Embedded Cosmopolitanism: Duties to Strangers and Enemies in a World of 'Dislocated Communities'
David Bourget (Western Ontario)
David Chalmers (ANU, NYU)
Rafael De Clercq
Jack Alan Reynolds
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OUP/British Academy (2008)
In this innovative book, Toni Erskine offers a challenging and original normative approach to some of the most pressing practical concerns in world politics - including the contested nature of the prohibitions against torture and the targeting of civilians in the 'war on terror'. Erskine's vision of 'embedded cosmopolitanism' responds to the charge that conventional cosmopolitan arguments neglect the profound importance of community and culture, particularity and passion. Bringing together insights from communitarian and feminist political thought, she defends the idea that community membership is morally constitutive - while arguing that the communities that define us are not necessarily territorially bounded and that a moral perspective situated in them need not be parochial. Erskine employs this framework to explore some of the difficult moral dilemmas thrown up by contemporary warfare. Can universal principles of restraint demanded by conventional laws of war be robustly defended from a position that also acknowledges the moral force of particular ties and loyalties? By highlighting the links that exist even between warring communities, she offers new reasons for giving a positive response - reasons that reconcile claims to local attachments and global obligations. Embedded Cosmopolitanism provides a powerful account of where we stand in relation to 'strangers' and 'enemies' in a diverse and divided world; and provides a new theoretical framework for addressing the relationship between our moral starting point and the scope of our duties to others.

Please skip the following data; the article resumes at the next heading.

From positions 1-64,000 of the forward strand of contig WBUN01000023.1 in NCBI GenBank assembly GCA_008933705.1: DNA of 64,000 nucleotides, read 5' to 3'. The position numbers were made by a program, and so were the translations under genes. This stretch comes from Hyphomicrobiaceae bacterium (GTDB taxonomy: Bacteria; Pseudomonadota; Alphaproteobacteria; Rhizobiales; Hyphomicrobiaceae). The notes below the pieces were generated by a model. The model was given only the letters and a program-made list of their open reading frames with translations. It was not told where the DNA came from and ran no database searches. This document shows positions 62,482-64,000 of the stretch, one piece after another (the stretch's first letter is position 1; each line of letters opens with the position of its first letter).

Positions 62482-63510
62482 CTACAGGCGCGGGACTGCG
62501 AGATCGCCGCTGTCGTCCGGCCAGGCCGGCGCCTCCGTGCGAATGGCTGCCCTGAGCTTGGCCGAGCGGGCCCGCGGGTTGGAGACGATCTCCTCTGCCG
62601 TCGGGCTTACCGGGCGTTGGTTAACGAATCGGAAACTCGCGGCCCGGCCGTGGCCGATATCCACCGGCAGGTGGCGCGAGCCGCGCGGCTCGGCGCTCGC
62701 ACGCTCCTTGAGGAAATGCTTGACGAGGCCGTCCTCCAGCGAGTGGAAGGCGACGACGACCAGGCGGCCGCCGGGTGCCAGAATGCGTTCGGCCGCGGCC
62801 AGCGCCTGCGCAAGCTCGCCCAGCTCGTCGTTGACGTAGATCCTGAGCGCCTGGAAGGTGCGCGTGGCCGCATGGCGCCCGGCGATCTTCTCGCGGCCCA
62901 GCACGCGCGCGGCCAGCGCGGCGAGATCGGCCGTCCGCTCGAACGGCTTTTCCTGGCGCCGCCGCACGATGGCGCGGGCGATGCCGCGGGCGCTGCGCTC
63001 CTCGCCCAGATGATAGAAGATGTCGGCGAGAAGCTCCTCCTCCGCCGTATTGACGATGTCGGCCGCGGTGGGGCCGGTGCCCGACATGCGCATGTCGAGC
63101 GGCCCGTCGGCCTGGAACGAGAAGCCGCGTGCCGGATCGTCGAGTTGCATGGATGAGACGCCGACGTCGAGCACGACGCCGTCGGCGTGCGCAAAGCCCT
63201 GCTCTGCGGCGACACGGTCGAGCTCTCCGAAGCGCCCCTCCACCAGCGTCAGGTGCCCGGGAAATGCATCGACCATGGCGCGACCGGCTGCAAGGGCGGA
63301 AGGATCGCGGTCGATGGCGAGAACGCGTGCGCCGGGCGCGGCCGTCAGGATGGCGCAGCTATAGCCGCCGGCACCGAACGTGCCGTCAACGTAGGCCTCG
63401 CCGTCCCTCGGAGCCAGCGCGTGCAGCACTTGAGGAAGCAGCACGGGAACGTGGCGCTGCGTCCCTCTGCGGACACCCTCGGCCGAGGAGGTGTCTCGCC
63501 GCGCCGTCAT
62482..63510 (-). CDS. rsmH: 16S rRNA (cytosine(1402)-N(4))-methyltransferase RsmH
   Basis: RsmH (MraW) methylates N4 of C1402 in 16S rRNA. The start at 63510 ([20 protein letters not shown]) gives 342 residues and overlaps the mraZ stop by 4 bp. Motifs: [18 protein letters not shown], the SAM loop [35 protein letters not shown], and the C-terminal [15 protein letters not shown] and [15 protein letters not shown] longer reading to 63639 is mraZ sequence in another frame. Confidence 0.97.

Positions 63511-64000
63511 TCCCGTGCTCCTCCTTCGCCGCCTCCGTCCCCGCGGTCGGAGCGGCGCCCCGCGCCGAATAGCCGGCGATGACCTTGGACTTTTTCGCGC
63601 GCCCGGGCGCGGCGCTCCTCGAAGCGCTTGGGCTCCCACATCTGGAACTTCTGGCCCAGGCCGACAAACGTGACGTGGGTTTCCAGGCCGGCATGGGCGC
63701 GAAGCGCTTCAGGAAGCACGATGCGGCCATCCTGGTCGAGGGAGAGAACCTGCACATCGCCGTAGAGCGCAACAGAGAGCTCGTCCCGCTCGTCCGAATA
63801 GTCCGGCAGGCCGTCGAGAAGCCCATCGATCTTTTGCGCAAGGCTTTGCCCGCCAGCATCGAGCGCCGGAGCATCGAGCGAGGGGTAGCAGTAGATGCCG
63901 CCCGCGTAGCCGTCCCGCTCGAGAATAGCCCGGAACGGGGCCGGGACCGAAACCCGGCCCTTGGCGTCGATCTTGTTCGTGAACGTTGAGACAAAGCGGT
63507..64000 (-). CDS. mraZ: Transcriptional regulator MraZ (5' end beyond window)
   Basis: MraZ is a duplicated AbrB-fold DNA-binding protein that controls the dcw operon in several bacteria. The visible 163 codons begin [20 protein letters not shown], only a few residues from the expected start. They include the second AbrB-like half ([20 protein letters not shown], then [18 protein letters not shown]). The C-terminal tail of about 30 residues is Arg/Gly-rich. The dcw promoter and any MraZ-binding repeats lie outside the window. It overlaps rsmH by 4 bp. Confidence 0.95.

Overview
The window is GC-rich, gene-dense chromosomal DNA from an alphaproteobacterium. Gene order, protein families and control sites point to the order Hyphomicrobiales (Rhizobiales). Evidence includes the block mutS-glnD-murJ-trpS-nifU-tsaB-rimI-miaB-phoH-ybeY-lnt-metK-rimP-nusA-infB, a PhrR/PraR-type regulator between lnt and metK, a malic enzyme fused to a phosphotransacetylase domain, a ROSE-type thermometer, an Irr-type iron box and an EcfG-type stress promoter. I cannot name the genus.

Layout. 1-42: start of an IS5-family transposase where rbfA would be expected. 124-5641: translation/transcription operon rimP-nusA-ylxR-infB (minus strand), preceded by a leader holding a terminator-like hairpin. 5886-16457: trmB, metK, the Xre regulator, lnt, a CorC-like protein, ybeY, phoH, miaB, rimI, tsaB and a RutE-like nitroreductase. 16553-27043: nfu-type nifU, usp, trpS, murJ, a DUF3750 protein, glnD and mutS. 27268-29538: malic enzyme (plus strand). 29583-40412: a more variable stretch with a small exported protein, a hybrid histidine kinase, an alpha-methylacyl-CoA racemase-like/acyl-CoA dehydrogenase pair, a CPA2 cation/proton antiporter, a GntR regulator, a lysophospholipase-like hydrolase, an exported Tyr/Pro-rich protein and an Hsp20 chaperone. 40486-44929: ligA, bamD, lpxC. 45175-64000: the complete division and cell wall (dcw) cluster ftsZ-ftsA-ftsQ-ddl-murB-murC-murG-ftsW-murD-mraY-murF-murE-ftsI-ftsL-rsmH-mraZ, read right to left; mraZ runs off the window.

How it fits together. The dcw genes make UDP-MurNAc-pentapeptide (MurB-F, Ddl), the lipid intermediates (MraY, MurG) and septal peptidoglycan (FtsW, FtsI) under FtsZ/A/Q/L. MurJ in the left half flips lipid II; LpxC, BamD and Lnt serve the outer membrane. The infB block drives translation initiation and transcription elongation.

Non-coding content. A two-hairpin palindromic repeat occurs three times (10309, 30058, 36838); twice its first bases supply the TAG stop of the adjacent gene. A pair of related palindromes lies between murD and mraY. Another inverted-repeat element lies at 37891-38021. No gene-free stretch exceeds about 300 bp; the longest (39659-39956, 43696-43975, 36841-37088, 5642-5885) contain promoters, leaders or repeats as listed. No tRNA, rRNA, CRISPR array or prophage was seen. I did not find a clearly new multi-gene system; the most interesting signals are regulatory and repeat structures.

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Brent J. Steele (2011). Revisiting Classical Functional Theory: Towards a Twenty-First Century Micro-Politics. Journal of International Political Theory 7 (1):16-39.
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